Professor Duncan said the report also examined humanitarian migrants to Australia and how well they are faring.
“Humanitarian refugees are coming to Australia having experienced terrible persecution and trauma, which will have a lasting impact on their overall health and wellbeing. More than 58 percent have experienced war or conflict and one in two political or religious persecution.
“It is encouraging to see that the majority of these individuals feel a sense of safety and also feel part of the community, which has helped them settle. Language barriers, as well as access to housing and employment opportunities, are all areas we can look to improve on to not only make our humanitarian refugees feel safe, but also valued members of the Australian community.”
The report found cited census data that shows more than a quarter (26.3 per cent) of Australia’s population were born in a country other than Australia – equivalent to nearly 6.2 million at the time of the 2016 Census.
It said Australia’s overall population grew by a sixth (3.54 million) between the 2006 and 2016 Censuses, while the number of people born overseas rose by some 40 per cent (1.76 million) over the same decade.
India topped the list as the largest source country of immigrants arrived under the skilled visa stream in 2018. Nearly 28,000 Indian immigrants arrived in Australia under the skilled visa stream in 2018.
The number of skilled visa migrant arrivals from Pakistan has increased by 184 per cent over the past decades, making it the fourth largest origin of skilled visa migrants in Australia in 2018.
And the top five source countries of annual humanitarian migrant arrivals in 2018 were Iraq, Syria, Myanmar, DR Congo and Afghanistan.
The report said migrant workers represented more than 40 percent of the professional workforce in more than half of Australia’s industry sectors.
It said the migrant share of the labourer workforce has risen most strongly in Wholesale Trade, up by 8.8 percentage points to 44 percent of all workers.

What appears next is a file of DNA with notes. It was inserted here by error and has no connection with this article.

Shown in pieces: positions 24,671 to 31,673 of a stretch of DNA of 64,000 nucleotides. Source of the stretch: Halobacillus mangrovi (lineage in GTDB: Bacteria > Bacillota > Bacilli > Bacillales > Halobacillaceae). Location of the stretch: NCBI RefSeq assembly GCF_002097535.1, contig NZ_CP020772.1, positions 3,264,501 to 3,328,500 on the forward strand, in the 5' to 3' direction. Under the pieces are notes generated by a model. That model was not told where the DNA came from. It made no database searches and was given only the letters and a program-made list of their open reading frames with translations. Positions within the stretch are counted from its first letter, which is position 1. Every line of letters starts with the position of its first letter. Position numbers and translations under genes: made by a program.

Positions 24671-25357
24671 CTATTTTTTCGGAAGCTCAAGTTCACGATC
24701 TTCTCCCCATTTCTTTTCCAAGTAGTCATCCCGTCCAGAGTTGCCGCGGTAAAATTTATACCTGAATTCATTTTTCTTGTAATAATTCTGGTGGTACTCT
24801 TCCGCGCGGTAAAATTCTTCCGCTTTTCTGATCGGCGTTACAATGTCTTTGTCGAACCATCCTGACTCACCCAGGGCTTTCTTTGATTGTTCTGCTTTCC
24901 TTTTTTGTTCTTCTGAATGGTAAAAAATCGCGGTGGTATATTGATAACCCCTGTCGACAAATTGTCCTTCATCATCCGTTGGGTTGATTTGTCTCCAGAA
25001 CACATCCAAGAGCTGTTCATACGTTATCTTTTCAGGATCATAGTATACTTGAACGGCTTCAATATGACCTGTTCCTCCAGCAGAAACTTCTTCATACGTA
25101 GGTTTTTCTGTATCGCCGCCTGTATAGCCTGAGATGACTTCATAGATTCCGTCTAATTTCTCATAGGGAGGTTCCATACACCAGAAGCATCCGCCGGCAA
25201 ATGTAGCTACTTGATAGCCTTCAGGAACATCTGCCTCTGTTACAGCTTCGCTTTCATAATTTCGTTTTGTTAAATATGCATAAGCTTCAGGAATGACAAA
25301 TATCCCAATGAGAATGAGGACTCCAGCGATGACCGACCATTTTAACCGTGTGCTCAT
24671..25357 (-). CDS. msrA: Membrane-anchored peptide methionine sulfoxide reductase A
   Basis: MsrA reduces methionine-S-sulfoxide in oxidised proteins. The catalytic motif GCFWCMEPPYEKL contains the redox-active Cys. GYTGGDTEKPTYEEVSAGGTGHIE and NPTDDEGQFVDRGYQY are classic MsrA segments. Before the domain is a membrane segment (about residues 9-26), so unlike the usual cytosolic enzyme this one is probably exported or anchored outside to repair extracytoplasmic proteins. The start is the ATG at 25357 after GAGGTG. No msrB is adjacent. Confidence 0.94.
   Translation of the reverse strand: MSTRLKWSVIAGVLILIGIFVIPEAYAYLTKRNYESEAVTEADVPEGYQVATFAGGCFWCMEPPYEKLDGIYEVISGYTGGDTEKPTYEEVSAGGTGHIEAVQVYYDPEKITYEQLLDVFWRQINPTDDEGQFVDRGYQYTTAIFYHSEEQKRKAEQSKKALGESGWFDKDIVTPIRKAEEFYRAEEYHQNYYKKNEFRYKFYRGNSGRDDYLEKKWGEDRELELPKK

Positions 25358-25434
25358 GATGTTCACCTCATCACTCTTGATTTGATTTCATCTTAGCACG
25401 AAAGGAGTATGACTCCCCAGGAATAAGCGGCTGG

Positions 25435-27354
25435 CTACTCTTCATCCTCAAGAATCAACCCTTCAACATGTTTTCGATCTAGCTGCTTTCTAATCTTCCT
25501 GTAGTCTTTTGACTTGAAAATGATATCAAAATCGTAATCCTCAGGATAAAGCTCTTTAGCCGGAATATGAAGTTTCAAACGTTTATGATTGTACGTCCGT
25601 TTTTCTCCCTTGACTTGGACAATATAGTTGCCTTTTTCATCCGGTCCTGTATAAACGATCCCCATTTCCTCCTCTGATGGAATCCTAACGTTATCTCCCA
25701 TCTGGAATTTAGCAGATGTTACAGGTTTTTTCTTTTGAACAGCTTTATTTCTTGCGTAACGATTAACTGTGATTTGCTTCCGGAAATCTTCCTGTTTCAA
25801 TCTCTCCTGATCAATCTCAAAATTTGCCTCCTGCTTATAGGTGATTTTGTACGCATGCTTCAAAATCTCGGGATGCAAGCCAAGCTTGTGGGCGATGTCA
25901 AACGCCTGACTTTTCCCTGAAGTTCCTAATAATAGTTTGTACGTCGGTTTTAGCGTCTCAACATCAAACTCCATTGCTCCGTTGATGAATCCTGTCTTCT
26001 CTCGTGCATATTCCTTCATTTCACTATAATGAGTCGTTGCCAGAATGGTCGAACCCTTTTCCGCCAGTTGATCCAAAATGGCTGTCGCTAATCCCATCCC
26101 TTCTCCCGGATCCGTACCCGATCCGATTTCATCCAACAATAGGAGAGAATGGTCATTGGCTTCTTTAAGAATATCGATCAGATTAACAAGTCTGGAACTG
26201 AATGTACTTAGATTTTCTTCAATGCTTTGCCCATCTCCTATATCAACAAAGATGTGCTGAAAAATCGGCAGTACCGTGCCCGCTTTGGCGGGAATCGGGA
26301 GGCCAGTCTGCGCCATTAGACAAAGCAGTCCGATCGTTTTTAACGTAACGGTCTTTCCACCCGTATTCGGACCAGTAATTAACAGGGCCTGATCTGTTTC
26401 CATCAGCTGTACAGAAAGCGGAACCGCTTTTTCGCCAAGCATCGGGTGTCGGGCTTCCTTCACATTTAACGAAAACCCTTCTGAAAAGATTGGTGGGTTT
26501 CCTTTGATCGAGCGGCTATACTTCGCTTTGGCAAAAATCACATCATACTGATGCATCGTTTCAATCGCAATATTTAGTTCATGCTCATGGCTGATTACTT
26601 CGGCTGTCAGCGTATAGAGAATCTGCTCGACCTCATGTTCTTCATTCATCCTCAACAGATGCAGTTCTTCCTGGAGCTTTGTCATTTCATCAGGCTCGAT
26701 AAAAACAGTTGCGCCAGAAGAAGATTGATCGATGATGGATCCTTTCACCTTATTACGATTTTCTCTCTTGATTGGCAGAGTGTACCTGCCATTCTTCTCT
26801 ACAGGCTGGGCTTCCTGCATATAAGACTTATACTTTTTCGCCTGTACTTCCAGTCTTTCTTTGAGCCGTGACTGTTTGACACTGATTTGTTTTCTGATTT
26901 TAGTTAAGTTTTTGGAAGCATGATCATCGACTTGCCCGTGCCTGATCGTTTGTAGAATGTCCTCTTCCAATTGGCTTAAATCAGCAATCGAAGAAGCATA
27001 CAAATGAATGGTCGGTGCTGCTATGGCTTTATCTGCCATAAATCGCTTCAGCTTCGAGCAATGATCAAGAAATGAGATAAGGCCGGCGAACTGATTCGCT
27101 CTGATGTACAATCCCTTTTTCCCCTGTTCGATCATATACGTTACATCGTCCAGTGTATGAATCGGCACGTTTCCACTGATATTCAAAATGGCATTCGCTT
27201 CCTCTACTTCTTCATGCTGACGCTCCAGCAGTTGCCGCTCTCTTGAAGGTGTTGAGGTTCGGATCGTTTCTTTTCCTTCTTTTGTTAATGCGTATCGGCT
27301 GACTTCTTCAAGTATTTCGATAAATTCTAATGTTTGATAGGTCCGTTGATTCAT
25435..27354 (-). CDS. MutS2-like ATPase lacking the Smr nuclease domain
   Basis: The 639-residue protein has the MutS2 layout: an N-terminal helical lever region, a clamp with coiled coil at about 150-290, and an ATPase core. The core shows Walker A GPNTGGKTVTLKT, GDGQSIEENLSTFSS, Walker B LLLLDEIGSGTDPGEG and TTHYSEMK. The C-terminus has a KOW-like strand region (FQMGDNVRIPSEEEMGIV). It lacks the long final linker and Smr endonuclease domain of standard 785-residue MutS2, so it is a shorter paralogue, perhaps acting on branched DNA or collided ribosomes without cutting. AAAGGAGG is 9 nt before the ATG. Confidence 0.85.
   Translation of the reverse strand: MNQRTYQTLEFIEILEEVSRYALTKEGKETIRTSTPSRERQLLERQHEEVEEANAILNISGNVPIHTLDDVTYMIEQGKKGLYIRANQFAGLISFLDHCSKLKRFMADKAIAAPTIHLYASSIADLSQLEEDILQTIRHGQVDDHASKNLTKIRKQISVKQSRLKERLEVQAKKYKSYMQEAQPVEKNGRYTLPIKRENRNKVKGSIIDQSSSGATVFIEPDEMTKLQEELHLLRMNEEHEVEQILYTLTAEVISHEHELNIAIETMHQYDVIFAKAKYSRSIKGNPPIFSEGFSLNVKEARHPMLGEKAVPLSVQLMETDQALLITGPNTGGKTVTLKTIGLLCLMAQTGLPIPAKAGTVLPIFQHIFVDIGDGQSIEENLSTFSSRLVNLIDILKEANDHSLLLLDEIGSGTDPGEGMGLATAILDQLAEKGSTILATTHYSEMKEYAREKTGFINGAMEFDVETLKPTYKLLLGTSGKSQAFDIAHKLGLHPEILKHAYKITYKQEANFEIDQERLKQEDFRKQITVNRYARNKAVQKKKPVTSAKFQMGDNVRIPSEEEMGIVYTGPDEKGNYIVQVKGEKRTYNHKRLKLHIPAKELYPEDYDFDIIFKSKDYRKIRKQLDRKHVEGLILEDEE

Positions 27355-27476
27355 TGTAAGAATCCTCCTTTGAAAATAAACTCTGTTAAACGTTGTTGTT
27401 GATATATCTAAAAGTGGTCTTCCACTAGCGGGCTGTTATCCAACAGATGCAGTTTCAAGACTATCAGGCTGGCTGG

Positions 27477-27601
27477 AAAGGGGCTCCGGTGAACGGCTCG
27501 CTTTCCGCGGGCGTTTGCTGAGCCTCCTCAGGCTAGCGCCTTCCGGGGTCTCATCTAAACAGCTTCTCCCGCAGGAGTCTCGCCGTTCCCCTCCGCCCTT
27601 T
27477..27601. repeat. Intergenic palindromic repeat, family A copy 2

A one percentage point increase in the share of migrant workers leads to an increase of 2.4 percentage point in the real wages of native-born workers, the report said.
It said 48 per cent of immigrants from non-English speaking countries have a tertiary degree, compared to 36 per cent of immigrants from English-speaking countries and 33 per cent of native-born Australians.
Only 60 per cent of migrants from a non-English speaking background are working in well-matched jobs
Skills mismatch accounts for one-third of the lower hourly earnings experience by migrants from non-English speaking countries, the report said.
The report said unfavourable attitudes to different minority groups in Australia are less prevalent in young generations, but more prevalent towards asylum seekers and those from a Muslim background.
Around 22 per cent of native-born Australians surveyed in 2016 said they would feel negative about having a Muslim neighbour, under six per cent would oppose a Buddhist neighbour.
It said negative attitudes towards Muslims are more prevalent among those who know less about the Muslim religion and are less exposed to Muslims.
Around 70 percent of native-born Australians oppose government assistance for ethnic minorities to preserve their traditions.
Being an Australian citizen is as important to 1st generation immigrants as it is to 2nd generation immigrants, the report said.
As of 2016, 73 percent of immigrants from non-English speaking countries were linguistically integrated, speaking English very well or well plus their own language, it said.